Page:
As a result of that constant experimentation, I’ve kind of figured out over the years:
things I’m not willing to skimp on,
things that are not worth my time, and
things I don’t enjoy doing just for the sake of saving a few cents or ringgit
That last part is somewhat important. Unless you’re still, you know, saving up your first RM1000 or something, or urgently trying to pay off your high-interest credit card or personal loan debt, then I don’t think it’s worth being… I dunno… miserable in being too obsessed in saving money. You were not born just to pay bills and die.
If you already have 12 months’ or more in living expenses saved up, AND you currently contribute to your retirement savings on a regular basis, then I urge you to not hoard your wealth and spend some money, to help the economy.
Because I know my audience (y’all are money-obsessed people; it’s okay, me too), I’ve curated a list of money-saving products you can buy – all of which will reduce your expenses in the long run. Please click and buy from the links provided – there is no additional expense to you. All proceeds from the sales via these affiliate links will go to Covid-19-related charities.
If any of the links didn’t work (item delisted by merchant, sold out etc), or the items you’re looking for is not included here, please go to Lazada via this link.
So that happened. You sent your car to the workshop and will be carless for a few days. You have to go somewhere far and the Grab fare will be too high. You need to pick up a person (or an item) in person.
Either way, You. Need. A. Temporary. Car.
I get into one of these situations sometimes, and it’s really mafan. Usually I just bite the bullet and resign to paying high Grab fares but this time around I decided to give the car-sharing platform SOCAR a try.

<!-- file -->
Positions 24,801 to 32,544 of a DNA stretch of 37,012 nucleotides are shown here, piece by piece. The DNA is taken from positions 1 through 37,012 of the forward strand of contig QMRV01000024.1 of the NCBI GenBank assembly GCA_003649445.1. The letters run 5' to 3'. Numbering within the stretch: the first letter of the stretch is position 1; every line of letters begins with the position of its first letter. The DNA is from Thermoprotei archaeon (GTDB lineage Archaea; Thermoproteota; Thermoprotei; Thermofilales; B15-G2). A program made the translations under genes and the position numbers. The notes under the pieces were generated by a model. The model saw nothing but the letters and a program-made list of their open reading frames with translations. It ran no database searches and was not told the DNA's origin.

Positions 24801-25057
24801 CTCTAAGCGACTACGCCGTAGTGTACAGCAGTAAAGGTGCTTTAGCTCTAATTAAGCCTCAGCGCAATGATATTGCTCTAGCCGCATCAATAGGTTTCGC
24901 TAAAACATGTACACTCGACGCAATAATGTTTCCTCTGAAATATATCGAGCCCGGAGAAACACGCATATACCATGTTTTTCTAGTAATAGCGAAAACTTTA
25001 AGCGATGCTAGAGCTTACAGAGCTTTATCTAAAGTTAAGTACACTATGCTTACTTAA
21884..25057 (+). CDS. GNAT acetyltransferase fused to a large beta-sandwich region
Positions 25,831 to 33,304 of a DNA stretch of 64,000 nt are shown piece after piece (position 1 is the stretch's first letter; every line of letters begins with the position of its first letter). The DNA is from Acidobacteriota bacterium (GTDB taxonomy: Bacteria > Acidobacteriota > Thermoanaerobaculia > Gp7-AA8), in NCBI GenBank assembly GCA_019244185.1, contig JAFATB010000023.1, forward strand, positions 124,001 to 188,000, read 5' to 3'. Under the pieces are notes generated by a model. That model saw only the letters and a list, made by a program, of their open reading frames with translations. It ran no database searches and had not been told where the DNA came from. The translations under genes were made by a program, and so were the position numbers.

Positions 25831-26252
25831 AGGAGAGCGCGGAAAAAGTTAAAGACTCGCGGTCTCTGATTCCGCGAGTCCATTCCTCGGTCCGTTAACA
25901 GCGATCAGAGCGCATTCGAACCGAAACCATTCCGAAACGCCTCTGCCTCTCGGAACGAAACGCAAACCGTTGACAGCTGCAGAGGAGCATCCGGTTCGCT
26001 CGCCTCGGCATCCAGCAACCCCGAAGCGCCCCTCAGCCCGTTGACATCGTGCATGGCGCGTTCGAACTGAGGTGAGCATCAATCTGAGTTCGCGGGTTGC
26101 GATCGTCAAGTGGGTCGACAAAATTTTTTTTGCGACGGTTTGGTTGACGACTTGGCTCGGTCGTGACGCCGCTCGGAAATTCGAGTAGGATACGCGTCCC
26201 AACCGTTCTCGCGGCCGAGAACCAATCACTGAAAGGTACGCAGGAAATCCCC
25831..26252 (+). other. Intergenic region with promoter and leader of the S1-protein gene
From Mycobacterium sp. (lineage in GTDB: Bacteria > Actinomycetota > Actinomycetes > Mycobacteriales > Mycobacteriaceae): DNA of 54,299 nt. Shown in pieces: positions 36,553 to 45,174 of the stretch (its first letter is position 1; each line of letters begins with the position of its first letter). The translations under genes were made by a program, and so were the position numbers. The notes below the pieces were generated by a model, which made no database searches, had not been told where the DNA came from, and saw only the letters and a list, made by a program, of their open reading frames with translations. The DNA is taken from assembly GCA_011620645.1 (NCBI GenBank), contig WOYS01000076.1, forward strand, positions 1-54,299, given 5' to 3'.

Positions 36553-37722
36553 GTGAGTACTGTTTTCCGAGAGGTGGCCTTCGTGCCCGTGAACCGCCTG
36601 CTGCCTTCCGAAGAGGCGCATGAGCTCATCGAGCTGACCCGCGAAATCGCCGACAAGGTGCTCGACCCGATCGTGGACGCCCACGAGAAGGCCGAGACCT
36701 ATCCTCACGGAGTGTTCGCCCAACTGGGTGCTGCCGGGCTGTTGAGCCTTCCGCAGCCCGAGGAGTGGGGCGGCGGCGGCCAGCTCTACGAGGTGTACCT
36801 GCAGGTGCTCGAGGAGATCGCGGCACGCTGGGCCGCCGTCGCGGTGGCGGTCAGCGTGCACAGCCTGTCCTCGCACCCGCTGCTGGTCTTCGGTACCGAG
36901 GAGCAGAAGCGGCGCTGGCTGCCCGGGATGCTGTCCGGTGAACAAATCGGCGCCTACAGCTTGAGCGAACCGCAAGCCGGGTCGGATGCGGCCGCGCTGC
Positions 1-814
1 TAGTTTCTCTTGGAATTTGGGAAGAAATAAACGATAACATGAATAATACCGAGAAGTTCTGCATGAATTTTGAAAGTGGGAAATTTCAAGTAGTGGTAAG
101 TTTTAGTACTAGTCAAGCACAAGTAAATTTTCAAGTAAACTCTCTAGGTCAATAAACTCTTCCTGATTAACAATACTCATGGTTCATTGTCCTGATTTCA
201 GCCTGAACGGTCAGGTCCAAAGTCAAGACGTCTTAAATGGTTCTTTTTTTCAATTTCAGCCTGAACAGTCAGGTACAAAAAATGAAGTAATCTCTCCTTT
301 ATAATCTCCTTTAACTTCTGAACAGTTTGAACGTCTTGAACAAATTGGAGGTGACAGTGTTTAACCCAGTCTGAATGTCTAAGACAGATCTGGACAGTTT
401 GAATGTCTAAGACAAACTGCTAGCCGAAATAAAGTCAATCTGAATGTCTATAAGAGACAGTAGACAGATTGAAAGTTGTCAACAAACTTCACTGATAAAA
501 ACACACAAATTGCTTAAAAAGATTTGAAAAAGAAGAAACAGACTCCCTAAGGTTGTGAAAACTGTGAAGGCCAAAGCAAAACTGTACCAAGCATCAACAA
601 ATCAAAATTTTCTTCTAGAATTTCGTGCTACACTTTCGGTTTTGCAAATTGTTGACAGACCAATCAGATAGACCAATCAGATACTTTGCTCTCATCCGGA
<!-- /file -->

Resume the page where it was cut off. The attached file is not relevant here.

And let me tell you. It solved my problem so well, and saved me so much money, that I decided to do not just a SOCAR review but also include tips to make the cost even CHEAPER for you. What can I say – I am a personal finance blogger 😀
Here are my 7 tips you can use to get the most value for money out of your SOCAR car rental:
Cook at home, they say. Then you’ll save money, they say.
Then why is the groceries bill still too damn high?
I personally got myself into this predicament – in April 2019 I found myself spending RM767.95 for groceries?!? For one person?!
Because it *was* abnormally high, I told myself to get my shit together. It kind of worked – in May 2019, the amount went down to RM480.20. Guestimating 100 homemade meals a month, that’s RM4.80 per meal.
And – not to brag or anything – I eat well. My meals tend to be healthy, I try my best not to sacrifice nutrition. I think I’m doing well, because I haven’t been sick in years actually.
Here are some changes I made to lower my high groceries bill. As the numbers show you, they worked!
This article is dedicated to everyone who ever uttered the phrase: ‘I can’t afford housing in Malaysia, it’s so expensive!‘
Which, if I’m honest, is the majority of you, at one point or another. It’s one of your favourite complaints. The default, almost.
(You are right though. It is expensive, especially in Kuala Lumpur and Penang. According to Khazanah Research Institute, property prices in Malaysia is ‘severely unaffordable’ at 4.4 times the median annual household income in 2014. A more acceptable range is 3x.)
(Having said that, Malaysia’s housing market is nowhere near as bad as the Top 10 most unaffordable locations globally. Hong Kong is 20.9 times (!!!) the median annual household income as of 2018)
But still, ok, just because we’re not the worst doesn’t mean the situation is good for us. What can you do if you can’t afford the housing in Malaysia? What are your options when it comes to living situation?
Here are some alternatives.
#1 – Pick one: A Just-OK place in the city OR A Great place far from the city
Confession: I entered the zero waste world a few years ago for its money-saving potential.
It’s been great. The communities are helpful, warm, encouraging. I had fun testing and trying out new lifestyle changes inspired from members of the zero waste community, sustainable living community, low impact community and so on. Among others, they encouraged me to:
include more plants and grains in my diet,
use a menstrual cup,
carry my reusable water bottle when going out,
keep used coffee grounds to use as fertiliser,
significantly reduce my fast-fashion shopping,
and even helped me stay smoke-free (no more cigarette butts waste!)
Here are 9 money challenges you can try out. Some of them are for earning money, some are for saving money. Pick one money challenge you want to do for yourself – I’m going to share which one(s) I’m planning to do myself 😀